NAKNEK — I spend most of my life outdoors. I am out of the house almost from the time I awake until I finally sleep.
As a result, I see and learn many random things inadvertently. My season of commercial fishing in Bristol Bay is a little different. Instead of being on land, I experience the wilderness of the ocean. Though the waters of Bristol Bay are not technically the ocean, the environment is quite different than what I'm used to — and thus fascinating.
The waters and land of shallow Bristol Bay are extremely diverse. Bird life abounds over the water, and a multitude of marine species — fish and mammal — use Bristol Bay's resources. Gulls, diving ducks and other open water species cruise the estuaries and open ocean. Shorebirds spend their days combing mudbars and the grassland perimeter. Land animals find the sea's resources along the shoreline and the adjoining meadows.
Nowhere is this more evident than where the Kvichak River pours into Bristol Bay. The Kvichak drains Lake Illiamna, Alaska's largest lake and the spawning ground for more sockeye salmon than anywhere else in the world.
Red salmon fuel the eco-economy of Bristol Bay. Much of the life that abounds in the bay is due to huge salmon runs that return every summer to the river systems of Bristol Bay. Fish are food. Live adult salmon feed seals and beluga whales. Out-migrating salmon smolt feed these same animals and others. Salmon carcasses are gobbled up by gulls and bears. These critters are the ones that are the most visible. But salmon also have more subtle influences on life in the bay.
The health of sand fleas and various mud worms depend on decomposing salmon. Sandpipers, ducks, cranes and even some songbirds feed in brackish water.
To be sure, many western Alaska bird species would be present without the salmon run, but not in the numbers we see today. Bald eagles and osprey dominate the predator avians. Parasitic jaegers torment the numerous gull species.
In fact, young glacous gulls have an extremely high survival rate in the bay compared to other areas, no doubt due in part to the cannery fish waste they can feed on.
Summer fish waste also agrees with the many brown bears that move from grassland and mountain habitats. They change their grazing habits to feed on the abundant protein found in the tidal sloughs along the shallow shoreline. Many of the grizzlies move to the spawning streams inland, following the salmon prey.
All of these animals are visible from the deck of a Bristol Bay fishing boat. On the vessel, we get to watch while the seals learn that it is much easier to rob salmon from our nets than catch their own. Last week, we had a seal grab a salmon inches from my deckhand's hand as he pulled the net.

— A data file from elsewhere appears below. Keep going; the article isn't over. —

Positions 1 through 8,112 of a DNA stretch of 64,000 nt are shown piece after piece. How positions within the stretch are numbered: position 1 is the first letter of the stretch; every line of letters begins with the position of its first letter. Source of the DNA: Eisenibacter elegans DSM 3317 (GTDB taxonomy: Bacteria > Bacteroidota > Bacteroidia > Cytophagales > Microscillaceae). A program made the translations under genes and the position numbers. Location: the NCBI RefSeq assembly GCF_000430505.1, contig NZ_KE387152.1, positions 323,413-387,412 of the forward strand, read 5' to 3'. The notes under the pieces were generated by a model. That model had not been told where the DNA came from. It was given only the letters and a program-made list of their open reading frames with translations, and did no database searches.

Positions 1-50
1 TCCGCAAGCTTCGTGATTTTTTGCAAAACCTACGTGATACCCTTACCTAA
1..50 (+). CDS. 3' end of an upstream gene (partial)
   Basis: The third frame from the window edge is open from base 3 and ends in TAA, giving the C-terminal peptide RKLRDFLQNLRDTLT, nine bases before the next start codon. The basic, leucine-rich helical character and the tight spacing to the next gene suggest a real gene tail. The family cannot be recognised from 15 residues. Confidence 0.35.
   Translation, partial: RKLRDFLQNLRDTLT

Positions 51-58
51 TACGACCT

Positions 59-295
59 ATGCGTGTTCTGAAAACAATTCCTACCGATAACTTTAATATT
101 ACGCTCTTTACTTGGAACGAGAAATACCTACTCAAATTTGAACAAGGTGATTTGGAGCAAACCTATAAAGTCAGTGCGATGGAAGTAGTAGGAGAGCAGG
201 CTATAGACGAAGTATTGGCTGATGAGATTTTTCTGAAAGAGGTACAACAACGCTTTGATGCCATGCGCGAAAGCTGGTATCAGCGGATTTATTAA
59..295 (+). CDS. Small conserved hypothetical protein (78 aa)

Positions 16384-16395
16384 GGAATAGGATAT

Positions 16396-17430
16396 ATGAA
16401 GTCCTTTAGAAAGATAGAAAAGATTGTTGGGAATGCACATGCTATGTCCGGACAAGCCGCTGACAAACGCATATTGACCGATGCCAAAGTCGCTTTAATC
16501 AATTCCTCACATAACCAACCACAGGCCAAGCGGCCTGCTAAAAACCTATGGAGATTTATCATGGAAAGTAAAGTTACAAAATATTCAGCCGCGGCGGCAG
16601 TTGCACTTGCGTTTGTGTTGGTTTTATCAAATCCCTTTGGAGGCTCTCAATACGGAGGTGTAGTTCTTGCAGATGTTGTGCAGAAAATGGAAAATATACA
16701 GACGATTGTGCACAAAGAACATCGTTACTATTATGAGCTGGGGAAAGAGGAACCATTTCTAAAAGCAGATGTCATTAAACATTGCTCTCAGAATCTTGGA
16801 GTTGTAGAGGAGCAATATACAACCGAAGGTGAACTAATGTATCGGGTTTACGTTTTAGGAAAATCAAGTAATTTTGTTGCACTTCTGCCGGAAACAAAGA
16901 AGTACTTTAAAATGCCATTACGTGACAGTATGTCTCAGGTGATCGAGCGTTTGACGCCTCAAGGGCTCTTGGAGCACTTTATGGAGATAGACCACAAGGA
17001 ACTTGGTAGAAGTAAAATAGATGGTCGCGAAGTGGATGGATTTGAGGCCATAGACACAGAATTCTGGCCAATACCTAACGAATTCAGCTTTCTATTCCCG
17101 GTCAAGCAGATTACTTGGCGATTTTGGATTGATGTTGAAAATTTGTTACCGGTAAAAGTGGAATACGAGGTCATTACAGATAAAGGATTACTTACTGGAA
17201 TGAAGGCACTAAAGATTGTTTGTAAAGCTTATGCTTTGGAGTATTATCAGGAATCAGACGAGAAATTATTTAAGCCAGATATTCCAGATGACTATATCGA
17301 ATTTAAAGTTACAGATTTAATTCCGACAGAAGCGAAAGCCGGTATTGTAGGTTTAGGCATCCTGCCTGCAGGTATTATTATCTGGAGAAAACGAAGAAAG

This interaction with Bristol Bay wildlife is fascinating and offers a tiny window into the behavior and habits of life around us.
The other evening, a 3-year-old brown bear poked his way along the mudbar toward our anchorage. He paid no attention to us or his surroundings, other than what was in front of his nose. He occasionally picked some edible from the mud and swallowed it. He leisurely passed our boat, only yards away, seemingly unaware of our presence. I have no idea what he found so appealing in the mud.
The huge Kvichak flats exposed by retreating 20-foot tides not only support myriad seabirds, clams, scud and mud worms. They are also used by beluga whales to trap food in narrow channels. At times, half of the feeding whales may be exposed as they work in retreating tidal waters. Belugas also spend time feeding on out-migrating salmon smolt, which make excellent food for sea mammals, birds and fish. Rainbow trout, Dolly Varden and lake trout depend on salmon smolt as a main protein source. Saltwater fish, including halibut and spiny dogfish, also eat the smolt.
No doubt, commercial fishermen take more salmon than any animal. And the salmon feed many Bristol Bay families in villages along her river systems. Sport fishermen come in droves to chase salmon and huge rainbow trout. Halibut fishing behind the waste lines of the floating processing vessels can range from very good to excellent.
The diverse life in the waters of Bristol Bay is there for those who are lucky enough to experience it. We must continually take care not to disrupt the natural order that has existed in the bay for thousands of years.
Unfortunately, humans have never been able to do that. What we can and must do today is attempt to use the abundant resources of the bay as we need them and not cause permanent damage to the complicated systems that compose a river estuary.
Come to the bay if you are able. Sit still and observe the life around you; watch how it lives.
John Schandelmeier is a lifelong Alaskan who lives with his family near Paxson. He is a Bristol Bay commercial fisherman and two-time winner of the Yukon Quest International Sled Dog Race.